(1909 – 1978)
Dombrovsky Yuri Osipovich (1909 – 1978), the prose writer.
Born May 12 in Moscow in the family of a famous lawyer. He grew up in Arbat alleys, graduated from school here, the first political dossier was opened here. He studied at the Higher State Literary Courses.
In 1933, Yu. Dombrovsky was deported from Moscow to Alma-Ata (3 years of exile). For several years he worked as a teacher of literature in the school.
Then comes the arrests: in 1936 – the first, when he spent 7 months in the pre-trial detention center; in 1939 – the second, sent to the camp on Kolyma, where he was until 1943; in 1949 – the third, was sent to the Taishet Ozerlag, where he was until 1955. The accusation was one: “The groaning of Party
Creativity Yu Dombrovsky can be conditionally divided into two periods: Kazakh (1937-55) and Moscow (1956-78).
In 1937 he actively collaborated with the newspaper “Kazakh Truth” and the magazine “Literary Kazakhstan”, publishing notes, reviews, literary-critical articles. In 1938 – the first story “The Death of Lord Byron”. In 1939, a great literary debut took place – the novel Derzhavin was published, where the writer explores the theme of interest: Hero and Time.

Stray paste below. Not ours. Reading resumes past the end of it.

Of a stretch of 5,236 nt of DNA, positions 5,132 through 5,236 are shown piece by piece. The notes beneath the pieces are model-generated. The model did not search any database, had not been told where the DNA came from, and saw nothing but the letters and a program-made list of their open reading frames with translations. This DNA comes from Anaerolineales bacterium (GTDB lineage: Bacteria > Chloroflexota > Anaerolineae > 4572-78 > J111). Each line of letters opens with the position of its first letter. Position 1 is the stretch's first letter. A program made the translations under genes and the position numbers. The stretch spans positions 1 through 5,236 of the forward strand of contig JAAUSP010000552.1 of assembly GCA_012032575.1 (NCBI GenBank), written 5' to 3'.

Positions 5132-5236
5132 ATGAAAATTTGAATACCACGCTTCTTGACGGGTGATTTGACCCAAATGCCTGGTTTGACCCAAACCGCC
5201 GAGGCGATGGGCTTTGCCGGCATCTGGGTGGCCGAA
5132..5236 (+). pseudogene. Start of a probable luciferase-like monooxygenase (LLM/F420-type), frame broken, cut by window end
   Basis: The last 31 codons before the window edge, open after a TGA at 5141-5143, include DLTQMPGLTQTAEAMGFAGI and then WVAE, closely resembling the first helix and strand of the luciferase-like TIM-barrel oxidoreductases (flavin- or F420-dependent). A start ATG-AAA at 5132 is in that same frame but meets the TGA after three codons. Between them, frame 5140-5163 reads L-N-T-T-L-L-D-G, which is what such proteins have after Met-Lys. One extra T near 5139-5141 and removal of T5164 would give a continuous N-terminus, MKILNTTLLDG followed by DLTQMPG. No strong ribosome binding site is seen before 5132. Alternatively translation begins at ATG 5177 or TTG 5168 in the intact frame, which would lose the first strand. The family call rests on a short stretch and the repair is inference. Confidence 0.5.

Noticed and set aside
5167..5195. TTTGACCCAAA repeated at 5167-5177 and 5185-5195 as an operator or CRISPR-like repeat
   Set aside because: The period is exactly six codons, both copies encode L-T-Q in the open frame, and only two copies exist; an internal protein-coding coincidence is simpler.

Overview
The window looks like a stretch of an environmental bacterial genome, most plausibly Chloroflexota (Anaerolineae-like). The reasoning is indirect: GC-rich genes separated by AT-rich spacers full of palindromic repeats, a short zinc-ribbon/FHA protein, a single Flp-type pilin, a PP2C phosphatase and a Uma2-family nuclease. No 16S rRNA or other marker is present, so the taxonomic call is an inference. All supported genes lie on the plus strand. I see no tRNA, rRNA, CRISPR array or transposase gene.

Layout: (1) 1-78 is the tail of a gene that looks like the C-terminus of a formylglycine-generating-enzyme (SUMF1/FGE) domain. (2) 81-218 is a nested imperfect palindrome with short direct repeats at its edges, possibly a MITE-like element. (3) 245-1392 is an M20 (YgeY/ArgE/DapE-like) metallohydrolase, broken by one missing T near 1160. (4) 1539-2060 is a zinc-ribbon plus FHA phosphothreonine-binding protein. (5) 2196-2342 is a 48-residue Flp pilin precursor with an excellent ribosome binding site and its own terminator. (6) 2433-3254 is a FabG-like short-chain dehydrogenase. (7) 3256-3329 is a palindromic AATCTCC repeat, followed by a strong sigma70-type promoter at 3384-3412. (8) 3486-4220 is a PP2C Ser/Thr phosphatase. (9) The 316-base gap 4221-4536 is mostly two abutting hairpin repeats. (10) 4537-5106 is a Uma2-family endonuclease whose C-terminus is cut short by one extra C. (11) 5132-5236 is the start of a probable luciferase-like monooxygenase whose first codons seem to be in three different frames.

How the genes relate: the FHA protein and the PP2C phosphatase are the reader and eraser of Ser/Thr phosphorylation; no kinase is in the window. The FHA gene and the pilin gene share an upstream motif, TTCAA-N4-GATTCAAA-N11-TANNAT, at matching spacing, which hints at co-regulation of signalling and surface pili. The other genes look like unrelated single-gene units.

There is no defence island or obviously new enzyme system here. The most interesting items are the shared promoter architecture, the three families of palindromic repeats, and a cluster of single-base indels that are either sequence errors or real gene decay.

In 1956 he returned to Moscow, two years later he finished the novel “The Monkey Comes after his Skull”, begun in 1943 (appeared in the “New World” in 1963).
The publication in the Novy Mir magazine of the novel The Guardian of Antiquities (1964) was an event in the literature, made the author famous. The next novel is “Faculty of unnecessary things”, which continues the previous novel. The author devotes himself to the problem of law and society. In the afterword, he says of the book: “I could not write it, I could not write it.” I was given a unique opportunity to live… I became… a witness of the greatest tragedy of our Christian era… There is a trial. I have to speak on it. ” The novel was finished in 1975, but the first edition was abroad: in Paris in 1978.
On May 29, Dombrovsky died, and did not see his novel published.
A short biography from the book: Russian writers and poets. A short biographical dictionary. Moscow, 2000.